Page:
“I am the only person conducting negotiations with the administrations of the self-proclaimed LNR and DNR [and] with the administration of the Russian Federation,” he said, grasping his chest with his hands and leaning over the table. LNR and DNR are acronyms of the names the Russia-backed separatists use for the territory they control.
Three weeks after Savchenko came home, Medvedchuk was able to get Russia to release and return Ukrainians Hennadiy Afanasyev and Yuriy Soloshenko, in exchange for two Ukrainian citizens charged with promoting separatism in Odesa.
Since then, though, the swaps have stalled, and each side still holds many dozens of people in custody. Among the Ukrainians held by Russia are Oleh Sentsov — a filmmaker who was detained in Crimea in May 2014 and sentenced to 20 years in prison in August 2015 on a terror plot conviction that supporters say is a travesty of justice — and Oleksandr Kolchenko, who was detained at the same time and sentenced to 10 years.
The U.S. State Department has called the charges against Sentsov and Kolchenko “groundless” and said they “were taken hostage on Ukrainian territory.”
There have been rumors in recent months of negotiations to free them, but no deal has materialized. According to Medvedchuk, that’s because the men are in a different category than those detained on the battlefields of the Donbas.
“There are people who [were detained] in Donetsk and Luhansk…in connection with events that occurred on the territory of the ‘antiterrorist operation,'” Medvedchuk said, using Kyiv’s term for its military operation in eastern Ukraine. He said Savchenko is the best example.
In Russia’s view, he said, the cases of Sentsov, Kolchenko and some others are different because “they were convicted of an offense committed on the territory of Crimea, which de jure is perceived by Russia as its territory.”
According to Medvedchuk, more than 600 people whose release is sought by the separatists are being held on Kyiv-controlled territory. He said that’s about equal to the number of those held by the DNR, LNR, and Russia combined.
From Kyiv to Washington, many have long viewed Medvedchuk as a Russian stooge, an accusation he vehemently denies.
When Russia seized control of Crimea, the United States imposed sanctions on Medvedchuk for “threatening the peace, security, stability, sovereignty, or territorial integrity of Ukraine, and for undermining Ukraine’s democratic institutions and processes.”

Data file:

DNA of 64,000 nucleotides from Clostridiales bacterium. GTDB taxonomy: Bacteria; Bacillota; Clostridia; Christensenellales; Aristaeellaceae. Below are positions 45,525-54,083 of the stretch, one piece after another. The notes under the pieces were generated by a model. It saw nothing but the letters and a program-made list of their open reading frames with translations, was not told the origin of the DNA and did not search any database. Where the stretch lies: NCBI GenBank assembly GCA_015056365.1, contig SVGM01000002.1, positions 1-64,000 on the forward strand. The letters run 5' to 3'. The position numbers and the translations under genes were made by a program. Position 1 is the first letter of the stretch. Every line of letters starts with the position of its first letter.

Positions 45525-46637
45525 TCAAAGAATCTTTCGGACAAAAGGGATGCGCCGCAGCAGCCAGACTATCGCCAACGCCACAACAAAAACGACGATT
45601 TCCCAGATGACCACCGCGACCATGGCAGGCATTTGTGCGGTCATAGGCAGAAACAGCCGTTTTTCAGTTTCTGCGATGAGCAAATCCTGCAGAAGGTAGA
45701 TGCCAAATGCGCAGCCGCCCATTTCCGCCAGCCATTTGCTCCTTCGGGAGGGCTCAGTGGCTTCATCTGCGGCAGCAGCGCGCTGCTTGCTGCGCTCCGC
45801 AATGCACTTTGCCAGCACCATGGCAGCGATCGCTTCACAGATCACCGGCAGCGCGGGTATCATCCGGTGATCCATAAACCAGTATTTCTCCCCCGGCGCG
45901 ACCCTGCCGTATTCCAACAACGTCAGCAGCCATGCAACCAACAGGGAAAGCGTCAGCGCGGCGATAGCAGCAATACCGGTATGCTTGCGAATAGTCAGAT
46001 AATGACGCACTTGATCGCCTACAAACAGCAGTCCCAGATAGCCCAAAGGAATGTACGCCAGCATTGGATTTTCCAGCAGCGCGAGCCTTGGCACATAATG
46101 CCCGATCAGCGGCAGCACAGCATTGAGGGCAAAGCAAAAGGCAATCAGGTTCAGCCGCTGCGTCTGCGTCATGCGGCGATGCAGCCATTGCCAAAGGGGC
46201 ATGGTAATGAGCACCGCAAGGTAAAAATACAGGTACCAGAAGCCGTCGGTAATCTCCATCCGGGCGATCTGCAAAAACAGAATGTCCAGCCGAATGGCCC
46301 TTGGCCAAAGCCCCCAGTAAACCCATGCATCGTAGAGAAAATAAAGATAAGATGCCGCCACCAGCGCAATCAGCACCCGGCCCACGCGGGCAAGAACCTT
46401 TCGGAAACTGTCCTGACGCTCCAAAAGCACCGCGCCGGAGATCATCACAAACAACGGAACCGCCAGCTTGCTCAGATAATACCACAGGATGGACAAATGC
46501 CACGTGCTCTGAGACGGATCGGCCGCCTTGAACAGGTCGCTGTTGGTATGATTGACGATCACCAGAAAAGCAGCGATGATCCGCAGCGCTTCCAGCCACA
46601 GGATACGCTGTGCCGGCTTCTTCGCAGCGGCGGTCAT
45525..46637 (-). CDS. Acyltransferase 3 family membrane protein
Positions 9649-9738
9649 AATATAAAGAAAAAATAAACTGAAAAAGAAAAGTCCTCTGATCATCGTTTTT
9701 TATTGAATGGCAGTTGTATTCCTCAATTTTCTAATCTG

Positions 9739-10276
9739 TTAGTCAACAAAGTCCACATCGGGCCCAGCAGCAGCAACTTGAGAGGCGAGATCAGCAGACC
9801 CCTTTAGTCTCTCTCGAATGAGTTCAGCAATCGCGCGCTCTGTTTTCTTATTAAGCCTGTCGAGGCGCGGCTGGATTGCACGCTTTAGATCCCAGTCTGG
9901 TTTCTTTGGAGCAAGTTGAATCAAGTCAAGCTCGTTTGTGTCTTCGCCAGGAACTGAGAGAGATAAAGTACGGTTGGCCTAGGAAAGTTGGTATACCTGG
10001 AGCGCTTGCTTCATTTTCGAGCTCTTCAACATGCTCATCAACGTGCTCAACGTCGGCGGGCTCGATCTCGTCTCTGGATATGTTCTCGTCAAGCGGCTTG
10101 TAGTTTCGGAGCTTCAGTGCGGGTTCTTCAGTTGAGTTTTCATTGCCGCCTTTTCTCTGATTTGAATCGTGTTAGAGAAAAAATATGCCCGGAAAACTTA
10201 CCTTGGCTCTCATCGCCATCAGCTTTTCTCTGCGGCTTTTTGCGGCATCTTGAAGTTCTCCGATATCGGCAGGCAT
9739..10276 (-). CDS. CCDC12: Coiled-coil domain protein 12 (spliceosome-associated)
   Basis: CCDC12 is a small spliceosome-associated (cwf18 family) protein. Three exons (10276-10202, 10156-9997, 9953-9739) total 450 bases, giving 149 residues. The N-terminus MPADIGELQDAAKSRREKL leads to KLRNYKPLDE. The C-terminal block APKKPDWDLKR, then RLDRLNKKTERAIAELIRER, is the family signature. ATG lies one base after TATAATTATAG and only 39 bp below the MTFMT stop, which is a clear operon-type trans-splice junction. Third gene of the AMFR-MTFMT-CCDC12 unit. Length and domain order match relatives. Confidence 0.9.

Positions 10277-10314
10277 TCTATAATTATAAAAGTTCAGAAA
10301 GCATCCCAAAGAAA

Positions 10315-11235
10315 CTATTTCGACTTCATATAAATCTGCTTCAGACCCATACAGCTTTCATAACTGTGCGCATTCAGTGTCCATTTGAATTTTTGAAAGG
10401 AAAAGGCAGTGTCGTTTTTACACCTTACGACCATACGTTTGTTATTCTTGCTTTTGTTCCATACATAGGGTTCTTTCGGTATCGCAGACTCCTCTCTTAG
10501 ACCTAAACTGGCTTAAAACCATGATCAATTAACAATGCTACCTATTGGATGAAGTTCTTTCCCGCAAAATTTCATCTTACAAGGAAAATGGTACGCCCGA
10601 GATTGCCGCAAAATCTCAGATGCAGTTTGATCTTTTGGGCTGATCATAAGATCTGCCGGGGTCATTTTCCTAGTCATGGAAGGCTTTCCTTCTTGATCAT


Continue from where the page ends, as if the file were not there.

A White House statement also said that Medvedchuk had “provided financial, material, or technological support” to Viktor Yanukovych, the president who was pushed from power and fled to Russia after setting Ukraine’s upheaval in motion by scrapping plans for a far-reaching Association Agreement with the European Union and seeking closer ties with Russia.
That decision was in line with policies advocated by Medvedchuk, who had been criticizing the EU for years.
In 2012, his nonprofit political group Ukrainian Choice pushed for a referendum on Ukraine’s accession to the Moscow-led Customs Union — one of the groupings of former Soviet republics that Putin seems to see as a counterbalance to the European Union and to Western influence in the region.
Ukrainian Choice also played a role in stirring up anti-EU sentiment ahead of the November 2013 summit in Vilnius during which Yanukovych had been set to sign the Association Agreement. In a nationwide campaign, it put up billboards showing same-sex stick-figure couples holding hands and the words: “Association with the EU means same-sex marriage.”
Born in Siberia to a father who was deported there from western Ukraine after suffering political repression for participating in national movements, Medvedchuk was not always such a critic of the West.